Onboarding: The Power of Career-Development Programs
In part one of our three-part series on strategic onboarding, we discussed how the questions you ask during pre-boarding can be used to make powerful personal connections during onboarding. This time around, let’s focus on how asking the right career-development questions during onboarding helps you better understand your new hires’ career growth aspirations so you can dial in your development programs and deliver tremendous results.
Why is understanding your new hires career growth aspirations important? For starters, most people truly want to learn, grow and improve themselves each and every day. If you can provide opportunities at work that help employees improve, you play a key part in his or her success, satisfaction and happiness. Think of the loyalty and bond you create with that person, and how fulfilling that experience is for everyone! And while helping someone improve sounds great, the reality is career development and growth opportunities are a necessity for attracting, retaining and engaging our evolving workforce.
The evolving workforce—yes, I’m talking about millennials. You know the stats—millennials will make up 50 percent of the workforce by 2020, 75 percent by 2025. And I think this goes without saying: they’re different. Millennials want much more than a job. Among things like making an impact, making meaningful and personal connection at work, and being recognized for their work, millennials expect career progression and development opportunities.
If it’s been awhile since you’ve seen the stats, here’s a quick refresher:
· “Opportunities for career progression” and “excellent training and development programs” were #1 and #3 respectively when millennials were asked what makes an attractive employer.
· Seventy-two percent of Millennials say they value opportunities for career advancement, compared with 52 percent for boomers and 64 percent for Gen-Xers.
· Millennials are 11 percent more likely than their older peers to list “future career opportunity” as their top value, as well as “development opportunity” (6 percent gap) and “growth rate” (5 percent gap).
· One of the ways millennials want their employers to invest in them is through career development. When asked to pick between two similar jobs, nearly 60 percent would pick the job with strong potential over one with regular pay raises. Moreover, 58 percent of millennials expect employers to provide them with learning opportunities relevant to their jobs.
· Professional growth and career development is the number one driver of successful engagement and retention among Millennial (1980-2001) employees.
So what should we be asking our employees and new hires? There is no definitive “right” or “wrong” question to ask but it’s of the utmost importance you actually do something with the answers you receive. As I covered in part one of this series, as part of the BambooHR new hire packet, we send each new hire a number of questions during pre-boarding. The answers to these questions help get new hires assimilated, get them productive as quickly as possible, understand how they like to be recognized and rewarded for good work, and to help management begin tailoring career development opportunities to them. Once answers are received, they’re entered into the employee’s notes so they can be referenced at any time by an employee’s manager or HR team. Some example questions include:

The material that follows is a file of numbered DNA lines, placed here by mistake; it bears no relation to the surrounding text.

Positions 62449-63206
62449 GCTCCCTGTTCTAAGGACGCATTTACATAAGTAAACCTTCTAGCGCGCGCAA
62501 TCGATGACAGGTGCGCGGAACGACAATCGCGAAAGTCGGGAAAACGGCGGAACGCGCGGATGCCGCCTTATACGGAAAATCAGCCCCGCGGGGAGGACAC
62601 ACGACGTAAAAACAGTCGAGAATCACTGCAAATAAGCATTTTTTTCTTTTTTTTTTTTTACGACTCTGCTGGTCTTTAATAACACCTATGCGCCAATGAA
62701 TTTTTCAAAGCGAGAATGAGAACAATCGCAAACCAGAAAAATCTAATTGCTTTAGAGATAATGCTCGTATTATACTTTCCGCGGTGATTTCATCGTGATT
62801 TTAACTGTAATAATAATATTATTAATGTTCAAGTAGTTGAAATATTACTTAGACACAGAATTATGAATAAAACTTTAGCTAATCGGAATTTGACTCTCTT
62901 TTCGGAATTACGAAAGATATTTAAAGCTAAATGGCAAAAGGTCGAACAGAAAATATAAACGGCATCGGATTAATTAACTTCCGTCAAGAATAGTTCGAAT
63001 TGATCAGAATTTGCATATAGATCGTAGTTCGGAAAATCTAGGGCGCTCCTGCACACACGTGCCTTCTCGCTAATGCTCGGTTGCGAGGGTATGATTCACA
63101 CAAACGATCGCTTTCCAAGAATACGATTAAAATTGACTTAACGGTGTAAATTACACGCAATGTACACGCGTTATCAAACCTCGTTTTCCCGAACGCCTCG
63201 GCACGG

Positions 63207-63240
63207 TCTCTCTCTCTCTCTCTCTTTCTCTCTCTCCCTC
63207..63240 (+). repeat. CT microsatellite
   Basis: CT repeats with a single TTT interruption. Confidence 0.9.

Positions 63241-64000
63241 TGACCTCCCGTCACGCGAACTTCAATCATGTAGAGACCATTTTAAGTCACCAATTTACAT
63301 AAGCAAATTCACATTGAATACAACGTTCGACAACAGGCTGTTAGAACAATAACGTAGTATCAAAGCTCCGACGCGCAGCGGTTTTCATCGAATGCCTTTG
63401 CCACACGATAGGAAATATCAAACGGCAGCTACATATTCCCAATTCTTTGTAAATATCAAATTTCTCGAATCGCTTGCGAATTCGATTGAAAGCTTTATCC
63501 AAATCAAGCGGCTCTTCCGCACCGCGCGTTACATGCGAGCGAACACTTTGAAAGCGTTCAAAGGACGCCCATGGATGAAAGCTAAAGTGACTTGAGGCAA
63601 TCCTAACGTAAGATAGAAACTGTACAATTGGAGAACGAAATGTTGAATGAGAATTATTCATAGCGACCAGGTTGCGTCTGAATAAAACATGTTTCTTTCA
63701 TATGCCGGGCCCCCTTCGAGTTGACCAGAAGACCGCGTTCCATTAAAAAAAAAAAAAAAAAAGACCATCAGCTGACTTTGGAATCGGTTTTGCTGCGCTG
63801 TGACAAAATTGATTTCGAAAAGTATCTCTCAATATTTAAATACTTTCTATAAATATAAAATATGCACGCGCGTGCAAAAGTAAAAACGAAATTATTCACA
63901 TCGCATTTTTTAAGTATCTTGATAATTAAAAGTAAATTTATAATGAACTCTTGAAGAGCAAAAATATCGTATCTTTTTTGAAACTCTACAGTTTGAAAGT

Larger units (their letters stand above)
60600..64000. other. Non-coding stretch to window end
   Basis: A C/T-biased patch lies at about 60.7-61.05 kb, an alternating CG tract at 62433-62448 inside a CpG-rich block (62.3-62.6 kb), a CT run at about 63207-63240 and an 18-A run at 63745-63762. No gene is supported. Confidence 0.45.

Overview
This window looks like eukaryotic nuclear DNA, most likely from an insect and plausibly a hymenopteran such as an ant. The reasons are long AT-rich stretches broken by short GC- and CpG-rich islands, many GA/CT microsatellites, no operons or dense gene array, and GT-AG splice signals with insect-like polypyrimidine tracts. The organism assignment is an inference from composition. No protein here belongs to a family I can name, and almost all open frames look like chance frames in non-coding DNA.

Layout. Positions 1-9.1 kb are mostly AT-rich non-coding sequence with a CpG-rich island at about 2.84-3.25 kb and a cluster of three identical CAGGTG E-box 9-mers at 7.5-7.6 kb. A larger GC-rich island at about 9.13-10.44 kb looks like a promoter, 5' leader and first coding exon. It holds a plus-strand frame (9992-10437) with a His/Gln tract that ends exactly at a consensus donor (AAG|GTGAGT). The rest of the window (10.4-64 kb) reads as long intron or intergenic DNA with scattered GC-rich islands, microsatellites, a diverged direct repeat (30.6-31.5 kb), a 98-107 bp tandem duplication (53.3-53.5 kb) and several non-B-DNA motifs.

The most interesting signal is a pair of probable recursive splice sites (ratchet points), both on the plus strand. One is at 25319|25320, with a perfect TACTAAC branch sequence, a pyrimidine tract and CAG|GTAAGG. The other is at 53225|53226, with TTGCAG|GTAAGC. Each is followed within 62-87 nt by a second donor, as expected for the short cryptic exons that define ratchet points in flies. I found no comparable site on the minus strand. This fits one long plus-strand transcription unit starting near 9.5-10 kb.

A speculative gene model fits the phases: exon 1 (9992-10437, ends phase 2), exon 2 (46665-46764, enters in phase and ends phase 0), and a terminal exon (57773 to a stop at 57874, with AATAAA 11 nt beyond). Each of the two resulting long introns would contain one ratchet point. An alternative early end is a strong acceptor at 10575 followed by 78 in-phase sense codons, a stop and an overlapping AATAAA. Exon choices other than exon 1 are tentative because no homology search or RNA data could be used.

· What are you most hopeful to learn here?
· What types of projects have made you the most proud?
· What activities or expected job activities interest you the most?
· Which types of activities motivate you?
· Do you have any short-term and/or long-term career goals? What are they?
· Is there an industry or vertical you’re particularly interested in or that you’d like to learn more about?
· What types of responsibilities and challenges would advance your development?
· Are there any trainings, certifications or professional development opportunities you’d like to take advantage of?
Like I said, there are no “right” or “wrong” questions to ask provided they help you and your managers tailor career-development programs for your employees. So how does a robust and thought-out career-development program impact an organization in terms of strategic HR outcomes?
Fewer than half of employers (48 percent) report that their organizations have career architectures and levels in place.
Fifty-two percent of millennials say opportunities for career progression is the most desirable quality in a workplace, competitive wages and financial incentives (44 percent), good training and development programs (35 percent).
Engagement & retention
Professional growth and career development is the number one driver of successful engagement and retention among Millennial (1980-2001) employees.
Companies with strong career-development programs generally attract more talented employees. This benefits the organization and workers because it elevates the general level of knowledge and competence. Working with other capable professionals inside the company is motivating for employees. When each person understands her role and the responsibilities of her department to the organization, a mutually supportive, synergistic environment emerges. A culture of knowledge also challenges each employee to learn and grow.
Performance & productivity
Seventy-six percent of employees want career-growth opportunities, and it is one of the top 3 non-financial motivators.
Forty-seven percent of surveyed employees report career-advancement opportunity within their organization as “very” important to their job satisfaction.
Does career development at your company start during pre-boarding? How do you tailor programs to your employees? I’d love to hear from you!
Next time, in part three of this series, we’ll cover another important aspect of strategic onboarding: reward and recognition.
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